Visual Studio 2022 17.2 goes into general availability and has update issues — Visual Studio Magazine


Visual Studio 2022 17.2 goes into general availability, encounters update issues

Visual Studio 2022 17.2 reached general availability status this week, but some users outside of the United States soon experienced download update issues.

“As of 7:23 a.m. PDT May 11, 2022, we are aware of some issues outside of the US region that are still experiencing delays and failures in updating Visual Studio and other downloads. Teams are currently investigating and we apologize for the inconvenience,” reads a notice above the announcement blog post. It provides links for problem updates as well as a workaround.

If you manage to download the update, you will see a host of improvements to the flagship IDE.

“This release brings continued improvements to the C# and .NET experiences, new Git performance and experiences, updates for C++ developers, and new Azure tools for on-premises development and deployment,” Microsoft said.

As for this last element for cloud development, a focal point for Microsoft, the functionality of connected services has been improved with the possibility of using containers for certain Azure services configured by the developer, allowing local debugging. Connected Services is a collection of Visual Studio tools that help developers connect applications to:

  • Azure Services
  • OpenAPI endpoints
  • gRPC (Remote Procedure Call) endpoints
  • Windows Communication Foundation (WCF) endpoints

The v17.2 update also supports the new Azure Container Apps service for direct deployment or configuration with GitHub Actions. This service helps developers run microservices and containerized applications on a serverless platform, and it can now serve as a deployment target for projects using containers such as a web application or ASP.NET Core API.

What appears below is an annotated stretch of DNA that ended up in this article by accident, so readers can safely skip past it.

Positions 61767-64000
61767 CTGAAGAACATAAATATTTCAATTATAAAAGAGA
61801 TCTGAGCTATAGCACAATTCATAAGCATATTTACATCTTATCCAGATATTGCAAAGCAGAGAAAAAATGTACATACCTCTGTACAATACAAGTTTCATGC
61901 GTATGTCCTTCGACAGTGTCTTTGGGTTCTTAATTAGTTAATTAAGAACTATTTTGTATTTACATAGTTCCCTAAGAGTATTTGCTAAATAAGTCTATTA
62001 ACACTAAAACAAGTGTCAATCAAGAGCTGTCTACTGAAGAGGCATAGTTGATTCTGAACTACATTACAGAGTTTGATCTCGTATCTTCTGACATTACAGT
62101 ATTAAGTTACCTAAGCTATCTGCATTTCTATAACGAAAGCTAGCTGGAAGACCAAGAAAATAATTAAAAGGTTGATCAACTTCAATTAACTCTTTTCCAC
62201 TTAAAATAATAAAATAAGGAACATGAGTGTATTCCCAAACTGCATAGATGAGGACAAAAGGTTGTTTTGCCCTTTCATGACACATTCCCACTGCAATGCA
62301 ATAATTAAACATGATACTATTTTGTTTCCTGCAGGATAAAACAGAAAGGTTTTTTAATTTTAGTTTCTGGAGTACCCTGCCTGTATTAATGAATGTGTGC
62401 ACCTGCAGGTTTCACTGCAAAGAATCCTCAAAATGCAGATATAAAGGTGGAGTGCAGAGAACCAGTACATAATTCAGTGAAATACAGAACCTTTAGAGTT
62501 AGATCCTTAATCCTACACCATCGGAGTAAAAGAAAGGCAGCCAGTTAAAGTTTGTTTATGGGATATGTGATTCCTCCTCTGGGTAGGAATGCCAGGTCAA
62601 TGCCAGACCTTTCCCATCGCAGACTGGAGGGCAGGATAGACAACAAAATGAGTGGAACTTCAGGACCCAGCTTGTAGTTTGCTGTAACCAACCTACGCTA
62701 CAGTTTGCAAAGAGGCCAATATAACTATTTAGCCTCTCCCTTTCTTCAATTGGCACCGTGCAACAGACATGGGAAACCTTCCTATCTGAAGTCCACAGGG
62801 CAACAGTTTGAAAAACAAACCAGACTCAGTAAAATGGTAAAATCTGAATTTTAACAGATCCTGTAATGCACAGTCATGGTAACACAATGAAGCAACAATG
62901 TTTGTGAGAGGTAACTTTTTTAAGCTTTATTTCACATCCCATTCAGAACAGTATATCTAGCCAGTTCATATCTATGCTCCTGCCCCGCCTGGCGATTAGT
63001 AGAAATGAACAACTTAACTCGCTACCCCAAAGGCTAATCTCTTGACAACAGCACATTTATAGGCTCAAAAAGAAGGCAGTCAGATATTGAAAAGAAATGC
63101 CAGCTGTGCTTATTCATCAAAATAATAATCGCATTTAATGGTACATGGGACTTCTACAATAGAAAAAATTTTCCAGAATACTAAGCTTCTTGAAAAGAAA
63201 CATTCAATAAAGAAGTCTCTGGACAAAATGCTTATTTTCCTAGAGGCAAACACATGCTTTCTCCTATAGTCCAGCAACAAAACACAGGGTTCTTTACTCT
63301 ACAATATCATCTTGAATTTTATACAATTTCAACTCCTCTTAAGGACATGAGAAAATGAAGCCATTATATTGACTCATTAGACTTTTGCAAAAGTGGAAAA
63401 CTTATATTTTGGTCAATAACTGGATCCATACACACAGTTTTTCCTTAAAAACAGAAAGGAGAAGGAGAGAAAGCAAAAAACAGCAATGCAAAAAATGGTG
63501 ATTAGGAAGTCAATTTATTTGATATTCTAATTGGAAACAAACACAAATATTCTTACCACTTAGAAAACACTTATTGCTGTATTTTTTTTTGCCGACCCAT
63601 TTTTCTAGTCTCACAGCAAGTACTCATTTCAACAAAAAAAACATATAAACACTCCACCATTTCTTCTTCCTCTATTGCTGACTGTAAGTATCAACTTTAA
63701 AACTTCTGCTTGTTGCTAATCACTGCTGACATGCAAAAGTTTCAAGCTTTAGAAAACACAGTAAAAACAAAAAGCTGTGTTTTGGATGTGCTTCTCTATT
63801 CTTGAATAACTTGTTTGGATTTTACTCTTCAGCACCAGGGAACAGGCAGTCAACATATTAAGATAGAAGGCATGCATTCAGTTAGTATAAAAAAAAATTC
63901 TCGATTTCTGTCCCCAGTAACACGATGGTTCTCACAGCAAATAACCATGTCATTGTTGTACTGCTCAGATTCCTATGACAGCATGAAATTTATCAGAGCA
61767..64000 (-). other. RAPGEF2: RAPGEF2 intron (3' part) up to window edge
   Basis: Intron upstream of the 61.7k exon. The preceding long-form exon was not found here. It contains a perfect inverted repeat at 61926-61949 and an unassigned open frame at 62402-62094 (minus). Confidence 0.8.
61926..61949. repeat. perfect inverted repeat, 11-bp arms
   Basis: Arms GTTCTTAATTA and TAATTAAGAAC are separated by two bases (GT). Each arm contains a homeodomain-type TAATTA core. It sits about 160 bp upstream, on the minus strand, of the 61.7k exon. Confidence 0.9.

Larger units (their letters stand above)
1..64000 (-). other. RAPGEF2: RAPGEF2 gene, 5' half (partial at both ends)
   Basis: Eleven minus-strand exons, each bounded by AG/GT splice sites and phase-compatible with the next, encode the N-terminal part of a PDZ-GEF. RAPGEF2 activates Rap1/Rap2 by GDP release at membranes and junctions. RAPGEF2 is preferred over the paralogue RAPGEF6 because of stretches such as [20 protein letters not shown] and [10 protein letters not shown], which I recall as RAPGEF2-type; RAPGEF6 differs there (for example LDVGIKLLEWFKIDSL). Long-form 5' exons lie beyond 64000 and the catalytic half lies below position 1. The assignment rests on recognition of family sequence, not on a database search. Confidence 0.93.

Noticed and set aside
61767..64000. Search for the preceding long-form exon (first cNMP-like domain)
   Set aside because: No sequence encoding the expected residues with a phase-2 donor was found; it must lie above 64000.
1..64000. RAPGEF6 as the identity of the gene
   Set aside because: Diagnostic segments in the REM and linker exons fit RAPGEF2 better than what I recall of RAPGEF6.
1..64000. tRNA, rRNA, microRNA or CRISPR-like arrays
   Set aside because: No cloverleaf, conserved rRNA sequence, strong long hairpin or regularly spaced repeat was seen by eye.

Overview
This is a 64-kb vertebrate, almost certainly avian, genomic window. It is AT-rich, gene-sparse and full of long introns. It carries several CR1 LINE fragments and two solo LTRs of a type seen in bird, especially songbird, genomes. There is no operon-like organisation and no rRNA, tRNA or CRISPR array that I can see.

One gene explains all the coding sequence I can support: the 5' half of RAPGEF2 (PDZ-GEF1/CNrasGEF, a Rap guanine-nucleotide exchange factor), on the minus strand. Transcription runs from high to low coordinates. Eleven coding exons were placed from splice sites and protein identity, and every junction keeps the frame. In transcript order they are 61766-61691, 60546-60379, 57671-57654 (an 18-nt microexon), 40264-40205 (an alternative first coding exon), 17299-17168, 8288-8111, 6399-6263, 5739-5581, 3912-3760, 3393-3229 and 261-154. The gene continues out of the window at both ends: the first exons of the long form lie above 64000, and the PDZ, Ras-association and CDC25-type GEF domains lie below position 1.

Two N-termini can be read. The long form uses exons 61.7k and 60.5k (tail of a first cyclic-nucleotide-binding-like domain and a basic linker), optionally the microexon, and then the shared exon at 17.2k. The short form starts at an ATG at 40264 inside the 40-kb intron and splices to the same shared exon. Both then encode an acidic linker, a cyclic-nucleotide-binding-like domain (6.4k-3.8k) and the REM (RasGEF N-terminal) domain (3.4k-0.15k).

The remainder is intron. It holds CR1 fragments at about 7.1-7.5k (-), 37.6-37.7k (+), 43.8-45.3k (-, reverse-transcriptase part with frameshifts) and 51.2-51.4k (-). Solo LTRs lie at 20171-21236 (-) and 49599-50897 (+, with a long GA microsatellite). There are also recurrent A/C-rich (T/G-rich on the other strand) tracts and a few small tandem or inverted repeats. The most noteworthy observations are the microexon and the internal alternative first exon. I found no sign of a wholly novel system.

The IDE’s “Go to Implementation” functionality has also been enhanced with Source Link, which enables debugging the source code of .NET assemblies from NuGet. Now, when working with referenced assemblies that provide embedded source information, developers can access the original source files that implement the target symbols, as shown in this animated GIF:

Source link in animated action
[Click on image for larger view.] Source link in animated action (source: Microsoft).

Other release highlights as described by Microsoft include:

  • Raw string literal: “In C# 11, we added a new language feature called raw string literals. We now have a refactoring to convert a normal or verbatim string literal to a raw string literal.”
  • Debugging collections: “We recently highlighted this feature in a Visual Studio 17.2 Preview 2, but it bears repeating. If you regularly debug your .NET code and want to inspect large and possibly complex collections, we’ve introduced a new visualizer in the debugging experience for IEnumerable object types.”
  • Razor Editor: “As of version 17.1, we’ve improved the reliability of the new Razor editing experience. In version 17.2, we’ve added in-editor support for:
    • Ability to collapse regions for easy readability and organization
    • The new Razor editor now supports snippet functionality in C# code!
    • We heard you and the ‘wrap div’ shortcut is enabled, use Shift + Alt + W to run”
  • Live Web Preview for ASP.NET Framework: “In the initial release of Visual Studio 2022, we introduced a new feature for those who work with Web Forms applications and the designer. Web Live Preview allows your running application to be the design surface and provides code synchronization between the source and the web surface to help you navigate directly to the code file of the element you’re editing.”
  • C++: “Support for C++20 modules is coming to CMake in Visual Studio! You can try out our experimental support now by making sure you supply the latest /std:c++20 or /std:c++ switches to the compiler and using the MSBuild (Visual Studio) generator for CMake rather than Ninja.” The online hints and improved device and RTOS register views for embedded developers, introduced in v17.1, also boost C++ development.
  • Git tools: “We continue to work on improving the Git experience in Visual Studio. Inline staging support was introduced in Visual Studio 17.2 Preview and now you can also enable it in 17.2 GA by going to to the preview features pane and toggling the ‘Enable line staging support checkbox.’
  • Business support: “Version 17.2 is the second Long-Term Servicing Channel (LTSC) for Visual Studio 2022. Servicing Channels provide larger organizations with increased flexibility in when they choose to adopt new features that are released with updates. Minor release updates for Enterprise, Professional, and Build tools. 17.2 LTSC will be supported for 18 months, until January 9, 2024.”

About the Author

David Ramel is an editor and writer for Converge360.

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